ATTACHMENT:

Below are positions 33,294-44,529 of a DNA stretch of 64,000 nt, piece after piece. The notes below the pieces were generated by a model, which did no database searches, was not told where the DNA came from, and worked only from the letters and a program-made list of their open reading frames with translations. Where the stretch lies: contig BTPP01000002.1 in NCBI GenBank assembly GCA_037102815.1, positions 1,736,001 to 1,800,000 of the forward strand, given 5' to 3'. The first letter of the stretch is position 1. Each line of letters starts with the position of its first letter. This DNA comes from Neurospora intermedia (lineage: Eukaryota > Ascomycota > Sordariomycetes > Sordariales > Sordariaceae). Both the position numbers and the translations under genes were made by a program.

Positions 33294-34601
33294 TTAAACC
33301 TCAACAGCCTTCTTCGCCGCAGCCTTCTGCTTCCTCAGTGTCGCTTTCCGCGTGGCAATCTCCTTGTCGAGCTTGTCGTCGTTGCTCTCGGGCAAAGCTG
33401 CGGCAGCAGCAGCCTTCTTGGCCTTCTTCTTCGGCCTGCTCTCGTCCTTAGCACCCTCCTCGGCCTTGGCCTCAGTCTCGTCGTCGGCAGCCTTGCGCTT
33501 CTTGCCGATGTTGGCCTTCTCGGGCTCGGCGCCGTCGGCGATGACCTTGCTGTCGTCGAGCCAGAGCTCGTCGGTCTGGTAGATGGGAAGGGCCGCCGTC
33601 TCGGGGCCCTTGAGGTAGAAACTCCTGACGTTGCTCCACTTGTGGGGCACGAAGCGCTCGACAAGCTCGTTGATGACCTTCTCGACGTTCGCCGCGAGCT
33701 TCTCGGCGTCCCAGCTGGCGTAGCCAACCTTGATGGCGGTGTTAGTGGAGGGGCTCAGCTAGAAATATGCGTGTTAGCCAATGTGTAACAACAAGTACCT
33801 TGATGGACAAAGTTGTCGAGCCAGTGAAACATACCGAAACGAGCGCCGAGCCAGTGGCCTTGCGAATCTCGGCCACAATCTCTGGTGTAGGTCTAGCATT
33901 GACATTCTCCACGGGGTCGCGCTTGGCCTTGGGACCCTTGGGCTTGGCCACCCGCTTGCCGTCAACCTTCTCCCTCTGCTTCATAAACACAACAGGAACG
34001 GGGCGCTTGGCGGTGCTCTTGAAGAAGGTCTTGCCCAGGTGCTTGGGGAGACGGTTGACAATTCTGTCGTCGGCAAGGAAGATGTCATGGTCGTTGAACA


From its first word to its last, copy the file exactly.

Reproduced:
Below are positions 33,294-44,529 of a DNA stretch of 64,000 nt, piece after piece. The notes below the pieces were generated by a model, which did no database searches, was not told where the DNA came from, and worked only from the letters and a program-made list of their open reading frames with translations. Where the stretch lies: contig BTPP01000002.1 in NCBI GenBank assembly GCA_037102815.1, positions 1,736,001 to 1,800,000 of the forward strand, given 5' to 3'. The first letter of the stretch is position 1. Each line of letters starts with the position of its first letter. This DNA comes from Neurospora intermedia (lineage: Eukaryota > Ascomycota > Sordariomycetes > Sordariales > Sordariaceae). Both the position numbers and the translations under genes were made by a program.

Positions 33294-34601
33294 TTAAACC
33301 TCAACAGCCTTCTTCGCCGCAGCCTTCTGCTTCCTCAGTGTCGCTTTCCGCGTGGCAATCTCCTTGTCGAGCTTGTCGTCGTTGCTCTCGGGCAAAGCTG
33401 CGGCAGCAGCAGCCTTCTTGGCCTTCTTCTTCGGCCTGCTCTCGTCCTTAGCACCCTCCTCGGCCTTGGCCTCAGTCTCGTCGTCGGCAGCCTTGCGCTT
33501 CTTGCCGATGTTGGCCTTCTCGGGCTCGGCGCCGTCGGCGATGACCTTGCTGTCGTCGAGCCAGAGCTCGTCGGTCTGGTAGATGGGAAGGGCCGCCGTC
33601 TCGGGGCCCTTGAGGTAGAAACTCCTGACGTTGCTCCACTTGTGGGGCACGAAGCGCTCGACAAGCTCGTTGATGACCTTCTCGACGTTCGCCGCGAGCT
33701 TCTCGGCGTCCCAGCTGGCGTAGCCAACCTTGATGGCGGTGTTAGTGGAGGGGCTCAGCTAGAAATATGCGTGTTAGCCAATGTGTAACAACAAGTACCT
33801 TGATGGACAAAGTTGTCGAGCCAGTGAAACATACCGAAACGAGCGCCGAGCCAGTGGCCTTGCGAATCTCGGCCACAATCTCTGGTGTAGGTCTAGCATT
33901 GACATTCTCCACGGGGTCGCGCTTGGCCTTGGGACCCTTGGGCTTGGCCACCCGCTTGCCGTCAACCTTCTCCCTCTGCTTCATAAACACAACAGGAACG
34001 GGGCGCTTGGCGGTGCTCTTGAAGAAGGTCTTGCCCAGGTGCTTGGGGAGACGGTTGACAATTCTGTCGTCGGCAAGGAAGATGTCATGGTCGTTGAACA